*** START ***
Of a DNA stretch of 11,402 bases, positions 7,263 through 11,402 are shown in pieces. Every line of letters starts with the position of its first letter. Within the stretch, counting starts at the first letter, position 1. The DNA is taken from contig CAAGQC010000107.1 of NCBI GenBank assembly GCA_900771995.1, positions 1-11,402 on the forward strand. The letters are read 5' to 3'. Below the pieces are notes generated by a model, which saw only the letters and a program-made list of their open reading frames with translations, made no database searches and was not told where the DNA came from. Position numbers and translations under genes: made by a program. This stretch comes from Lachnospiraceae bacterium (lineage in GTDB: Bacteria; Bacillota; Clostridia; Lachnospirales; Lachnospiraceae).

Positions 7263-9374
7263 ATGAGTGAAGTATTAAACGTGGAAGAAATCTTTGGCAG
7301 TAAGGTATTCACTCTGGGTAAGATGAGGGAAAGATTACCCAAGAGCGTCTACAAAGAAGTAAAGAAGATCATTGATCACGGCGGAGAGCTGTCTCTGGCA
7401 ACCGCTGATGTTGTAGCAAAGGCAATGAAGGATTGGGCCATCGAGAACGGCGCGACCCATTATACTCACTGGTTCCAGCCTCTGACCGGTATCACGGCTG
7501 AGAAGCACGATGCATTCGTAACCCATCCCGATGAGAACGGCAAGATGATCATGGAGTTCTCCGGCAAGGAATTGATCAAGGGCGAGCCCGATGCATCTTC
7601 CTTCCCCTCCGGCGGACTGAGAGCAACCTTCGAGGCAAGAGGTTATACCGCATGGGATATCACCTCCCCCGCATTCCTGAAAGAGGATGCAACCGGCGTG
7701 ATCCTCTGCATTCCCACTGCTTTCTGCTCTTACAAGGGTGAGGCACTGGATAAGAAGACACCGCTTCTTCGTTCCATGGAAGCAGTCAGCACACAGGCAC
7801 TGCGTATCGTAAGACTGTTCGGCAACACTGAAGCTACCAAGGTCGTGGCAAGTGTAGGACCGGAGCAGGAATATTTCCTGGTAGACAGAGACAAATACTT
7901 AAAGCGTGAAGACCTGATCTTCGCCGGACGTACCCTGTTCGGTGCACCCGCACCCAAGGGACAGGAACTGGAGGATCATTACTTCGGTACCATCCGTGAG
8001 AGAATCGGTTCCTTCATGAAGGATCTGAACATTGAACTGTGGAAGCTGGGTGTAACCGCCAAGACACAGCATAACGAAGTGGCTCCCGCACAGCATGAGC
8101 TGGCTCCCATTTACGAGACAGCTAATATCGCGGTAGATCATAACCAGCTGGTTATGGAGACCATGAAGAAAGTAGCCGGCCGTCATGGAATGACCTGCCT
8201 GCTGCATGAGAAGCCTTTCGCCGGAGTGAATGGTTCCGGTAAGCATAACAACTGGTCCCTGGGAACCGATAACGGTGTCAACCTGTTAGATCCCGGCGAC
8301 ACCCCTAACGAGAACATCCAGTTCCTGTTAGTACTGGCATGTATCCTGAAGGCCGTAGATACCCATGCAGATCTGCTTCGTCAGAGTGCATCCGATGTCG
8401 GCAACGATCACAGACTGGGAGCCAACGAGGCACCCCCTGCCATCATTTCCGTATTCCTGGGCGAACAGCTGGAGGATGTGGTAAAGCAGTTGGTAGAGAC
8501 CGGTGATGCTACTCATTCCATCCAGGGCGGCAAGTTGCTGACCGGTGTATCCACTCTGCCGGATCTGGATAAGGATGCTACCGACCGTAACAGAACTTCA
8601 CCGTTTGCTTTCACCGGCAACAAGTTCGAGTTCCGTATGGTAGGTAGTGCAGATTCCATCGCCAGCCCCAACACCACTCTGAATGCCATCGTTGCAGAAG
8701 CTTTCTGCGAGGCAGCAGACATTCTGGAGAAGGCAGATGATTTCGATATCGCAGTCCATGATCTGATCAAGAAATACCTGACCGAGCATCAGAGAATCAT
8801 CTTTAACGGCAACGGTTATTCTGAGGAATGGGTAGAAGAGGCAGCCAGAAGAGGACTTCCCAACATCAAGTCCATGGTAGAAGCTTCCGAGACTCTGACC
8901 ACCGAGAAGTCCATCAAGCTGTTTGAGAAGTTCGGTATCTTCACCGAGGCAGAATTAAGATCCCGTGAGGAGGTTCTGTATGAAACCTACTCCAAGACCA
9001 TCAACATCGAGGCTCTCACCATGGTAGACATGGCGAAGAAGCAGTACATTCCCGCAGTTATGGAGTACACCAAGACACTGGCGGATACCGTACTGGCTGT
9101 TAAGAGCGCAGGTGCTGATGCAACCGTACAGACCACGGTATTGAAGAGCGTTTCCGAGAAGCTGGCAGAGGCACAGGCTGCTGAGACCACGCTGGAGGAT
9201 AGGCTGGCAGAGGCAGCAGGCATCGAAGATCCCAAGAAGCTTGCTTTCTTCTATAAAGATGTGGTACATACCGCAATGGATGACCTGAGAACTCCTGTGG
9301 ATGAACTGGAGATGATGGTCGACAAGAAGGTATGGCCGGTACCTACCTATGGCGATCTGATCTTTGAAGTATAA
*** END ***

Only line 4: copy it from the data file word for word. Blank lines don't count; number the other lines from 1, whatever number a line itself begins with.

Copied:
7301 TAAGGTATTCACTCTGGGTAAGATGAGGGAAAGATTACCCAAGAGCGTCTACAAAGAAGTAAAGAAGATCATTGATCACGGCGGAGAGCTGTCTCTGGCA